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Volcano safety tips and precautions

If you live within 20 miles of a volcano, you'll want to know how your family can prepare for and respond to an eruption.

A recently erupted volcano and lava

Assess your volcano risk

Learn about eruption risks in your area by visiting the United States Geological Survey (USGS) Volcano Hazards Program, which posts up-to-date information about volcanic activity, including a color-coded risk assessment system for individual volcanoes.

Plan ahead

Good volcano safety planning begins before an eruption actually occurs. Help prepare your family by creating a disaster preparedness plan that includes a disaster survival kit and an emergency evacuation plan. Airborne and accumulated ash is a major volcano hazard, so be sure to include goggles and disposable breathing masks in your disaster kit. Also, the hot gases and debris from an eruption can increase the risk of fire, so it's especially important to install and maintain smoke alarms and fire extinguishers in homes within the 20-mile danger zone.

Clear the volcanic danger zone

The first thing to do during an eruption is tune in to up-to-the-minute information on a battery-powered radio. Volcanoes can produce a number of quickly moving hazards including flying debris, hot gases, lava and mudslides. If authorities issue an evacuation order, collect your family and your disaster kit and leave the area immediately.

During an evacuation, try to avoid valleys and low-lying areas where flowing hazards, such as mudslides, might converge and accumulate. If there is ash buildup on the roadway, keep your speed below 35 miles per hour to avoid slipping.

Protect against volcano ash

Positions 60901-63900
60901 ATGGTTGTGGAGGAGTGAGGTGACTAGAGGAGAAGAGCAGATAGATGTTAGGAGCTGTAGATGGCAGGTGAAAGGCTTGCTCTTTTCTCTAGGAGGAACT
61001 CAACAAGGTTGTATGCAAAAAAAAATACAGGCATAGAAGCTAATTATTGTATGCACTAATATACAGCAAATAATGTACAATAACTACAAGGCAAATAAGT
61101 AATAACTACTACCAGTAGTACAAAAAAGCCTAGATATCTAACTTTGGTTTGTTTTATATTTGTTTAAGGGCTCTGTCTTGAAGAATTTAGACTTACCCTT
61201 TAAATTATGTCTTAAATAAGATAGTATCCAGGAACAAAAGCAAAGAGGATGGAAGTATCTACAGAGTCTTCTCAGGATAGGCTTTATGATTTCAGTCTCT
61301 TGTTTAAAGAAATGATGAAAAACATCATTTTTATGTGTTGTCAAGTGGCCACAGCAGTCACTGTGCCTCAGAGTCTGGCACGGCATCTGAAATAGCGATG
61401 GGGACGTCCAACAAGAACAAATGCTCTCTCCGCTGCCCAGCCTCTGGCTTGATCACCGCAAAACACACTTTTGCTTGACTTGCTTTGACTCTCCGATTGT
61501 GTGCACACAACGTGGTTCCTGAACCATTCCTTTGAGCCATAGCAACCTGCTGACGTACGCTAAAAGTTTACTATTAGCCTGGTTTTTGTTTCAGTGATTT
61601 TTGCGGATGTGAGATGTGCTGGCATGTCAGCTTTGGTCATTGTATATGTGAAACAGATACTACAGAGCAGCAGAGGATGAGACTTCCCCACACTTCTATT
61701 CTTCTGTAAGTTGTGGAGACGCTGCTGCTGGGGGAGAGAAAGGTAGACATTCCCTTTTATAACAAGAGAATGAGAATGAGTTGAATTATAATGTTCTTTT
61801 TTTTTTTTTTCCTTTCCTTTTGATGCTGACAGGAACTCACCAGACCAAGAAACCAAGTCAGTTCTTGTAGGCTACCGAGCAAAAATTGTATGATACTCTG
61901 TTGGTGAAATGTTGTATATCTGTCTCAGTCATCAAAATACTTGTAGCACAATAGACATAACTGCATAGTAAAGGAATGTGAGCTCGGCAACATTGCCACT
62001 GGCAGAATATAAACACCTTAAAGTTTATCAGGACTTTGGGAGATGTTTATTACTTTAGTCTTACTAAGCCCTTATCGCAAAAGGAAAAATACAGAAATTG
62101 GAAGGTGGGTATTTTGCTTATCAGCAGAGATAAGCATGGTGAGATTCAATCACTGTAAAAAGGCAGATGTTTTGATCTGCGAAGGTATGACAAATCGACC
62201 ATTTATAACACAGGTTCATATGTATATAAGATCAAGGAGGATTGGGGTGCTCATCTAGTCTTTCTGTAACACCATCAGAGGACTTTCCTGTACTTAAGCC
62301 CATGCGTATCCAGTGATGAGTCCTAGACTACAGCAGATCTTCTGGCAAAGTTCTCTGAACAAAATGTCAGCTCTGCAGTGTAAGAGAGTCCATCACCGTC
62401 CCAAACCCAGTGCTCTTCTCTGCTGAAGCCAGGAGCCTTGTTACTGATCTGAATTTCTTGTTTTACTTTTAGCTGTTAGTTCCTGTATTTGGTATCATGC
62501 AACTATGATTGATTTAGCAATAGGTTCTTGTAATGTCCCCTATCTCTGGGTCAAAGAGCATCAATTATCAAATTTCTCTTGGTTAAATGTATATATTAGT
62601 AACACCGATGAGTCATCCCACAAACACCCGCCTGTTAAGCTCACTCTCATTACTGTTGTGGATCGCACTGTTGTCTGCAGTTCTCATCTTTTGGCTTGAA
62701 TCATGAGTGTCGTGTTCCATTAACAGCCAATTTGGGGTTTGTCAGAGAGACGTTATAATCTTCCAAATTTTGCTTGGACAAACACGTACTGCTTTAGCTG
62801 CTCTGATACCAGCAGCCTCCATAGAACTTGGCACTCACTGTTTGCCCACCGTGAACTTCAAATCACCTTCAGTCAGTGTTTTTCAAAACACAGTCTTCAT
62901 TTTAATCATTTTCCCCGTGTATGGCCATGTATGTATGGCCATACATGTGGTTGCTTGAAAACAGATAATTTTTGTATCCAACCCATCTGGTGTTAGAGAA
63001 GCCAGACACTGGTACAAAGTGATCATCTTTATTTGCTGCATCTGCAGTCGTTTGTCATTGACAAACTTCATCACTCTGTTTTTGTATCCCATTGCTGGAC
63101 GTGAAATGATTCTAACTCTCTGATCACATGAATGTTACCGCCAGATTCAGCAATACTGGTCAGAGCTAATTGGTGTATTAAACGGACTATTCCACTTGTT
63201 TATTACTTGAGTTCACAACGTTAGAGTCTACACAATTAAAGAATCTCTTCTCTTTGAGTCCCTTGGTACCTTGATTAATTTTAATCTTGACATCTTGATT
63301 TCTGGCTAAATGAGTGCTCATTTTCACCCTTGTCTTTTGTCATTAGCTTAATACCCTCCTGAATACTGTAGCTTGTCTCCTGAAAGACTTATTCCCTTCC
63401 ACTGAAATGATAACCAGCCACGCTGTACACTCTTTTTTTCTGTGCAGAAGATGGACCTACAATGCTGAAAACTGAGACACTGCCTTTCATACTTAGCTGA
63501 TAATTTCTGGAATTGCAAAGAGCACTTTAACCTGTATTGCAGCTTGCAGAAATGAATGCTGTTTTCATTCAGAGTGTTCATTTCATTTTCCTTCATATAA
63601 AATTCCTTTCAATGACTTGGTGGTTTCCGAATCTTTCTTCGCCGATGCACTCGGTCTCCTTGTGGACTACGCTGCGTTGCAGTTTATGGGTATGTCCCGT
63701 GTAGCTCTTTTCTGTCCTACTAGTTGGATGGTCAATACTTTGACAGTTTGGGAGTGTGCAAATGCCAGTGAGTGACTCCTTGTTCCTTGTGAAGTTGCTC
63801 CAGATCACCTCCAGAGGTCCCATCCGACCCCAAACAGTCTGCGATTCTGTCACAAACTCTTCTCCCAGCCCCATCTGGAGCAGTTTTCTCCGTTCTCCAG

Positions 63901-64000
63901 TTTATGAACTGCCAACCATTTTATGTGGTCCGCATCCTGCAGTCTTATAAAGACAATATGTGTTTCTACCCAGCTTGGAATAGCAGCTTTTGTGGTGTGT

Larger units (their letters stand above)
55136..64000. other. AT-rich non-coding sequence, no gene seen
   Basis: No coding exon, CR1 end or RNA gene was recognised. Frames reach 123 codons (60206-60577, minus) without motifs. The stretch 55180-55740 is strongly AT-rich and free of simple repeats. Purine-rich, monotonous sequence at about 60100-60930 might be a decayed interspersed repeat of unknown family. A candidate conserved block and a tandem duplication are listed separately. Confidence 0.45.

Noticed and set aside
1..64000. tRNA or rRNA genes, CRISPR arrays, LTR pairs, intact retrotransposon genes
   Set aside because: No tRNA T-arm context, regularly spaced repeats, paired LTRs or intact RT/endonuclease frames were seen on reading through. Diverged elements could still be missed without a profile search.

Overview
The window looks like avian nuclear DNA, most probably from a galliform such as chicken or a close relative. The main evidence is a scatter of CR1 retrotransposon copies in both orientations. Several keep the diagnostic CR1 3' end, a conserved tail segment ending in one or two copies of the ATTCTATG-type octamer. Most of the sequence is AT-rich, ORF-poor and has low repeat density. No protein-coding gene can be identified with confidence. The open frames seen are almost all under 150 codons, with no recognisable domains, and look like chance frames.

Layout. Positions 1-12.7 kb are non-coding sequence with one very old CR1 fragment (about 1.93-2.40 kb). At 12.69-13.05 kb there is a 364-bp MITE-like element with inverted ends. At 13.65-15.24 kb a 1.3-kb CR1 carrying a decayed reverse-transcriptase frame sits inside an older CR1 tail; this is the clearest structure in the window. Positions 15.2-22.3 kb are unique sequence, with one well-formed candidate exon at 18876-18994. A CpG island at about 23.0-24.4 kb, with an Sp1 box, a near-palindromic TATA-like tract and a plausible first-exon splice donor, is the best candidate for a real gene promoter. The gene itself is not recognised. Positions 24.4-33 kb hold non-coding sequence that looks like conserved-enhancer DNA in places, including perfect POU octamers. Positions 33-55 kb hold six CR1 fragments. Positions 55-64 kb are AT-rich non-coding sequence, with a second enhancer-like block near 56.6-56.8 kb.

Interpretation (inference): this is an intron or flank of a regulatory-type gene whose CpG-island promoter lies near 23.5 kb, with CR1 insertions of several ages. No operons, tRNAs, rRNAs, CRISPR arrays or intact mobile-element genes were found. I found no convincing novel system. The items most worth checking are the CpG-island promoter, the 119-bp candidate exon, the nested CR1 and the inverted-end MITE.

Airborne and accumulated ash can significantly impact places as far as 100 miles from an eruption. Whenever ash is present, breathe through your emergency mask or hold a damp cloth over your nose and mouth. Protect your eyes with goggles. It's also a good idea to wear long pants and a long-sleeved shirt because ash may be hot or otherwise irritate the skin.

If your home lies within an ash fallout zone, take steps to keep as much ash as possible from entering the building. This includes closing and/or blocking all exterior windows, doors, chimneys and vents. Place towels under the door and in other gaps. As an added precaution, you may want to cover interior items such as furniture, appliances and sensitive electronic equipment. Cover exterior and garaged vehicles as well.

Keep in mind that volcanic ash is much more destructive than ordinary dust. Even fine ash can have a jagged structure that will scratch glass, metal and other materials. To remove dust from exterior home surfaces, use free-flowing water from a hose. Interior ash should be removed with a vacuum cleaner. For more information about volcanic ash removal, visit the USGS.

Volcano damage and insurance

Examine your homeowners policy to make sure you have property coverage for the damages related to it. Learn more about volcano damage and insurance coverage or contact an insurance agent for more information.

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The information in this article was obtained from various sources not associated with State Farm® (including State Farm Mutual Automobile Insurance Company and its subsidiaries and affiliates). While we believe it to be reliable and accurate, we do not warrant the accuracy or reliability of the information. State Farm is not responsible for, and does not endorse or approve, either implicitly or explicitly, the content of any third party sites that might be hyperlinked from this page. The information is not intended to replace manuals, instructions or information provided by a manufacturer or the advice of a qualified professional, or to affect coverage under any applicable insurance policy. State Farm makes no guarantees of results from use of this information.


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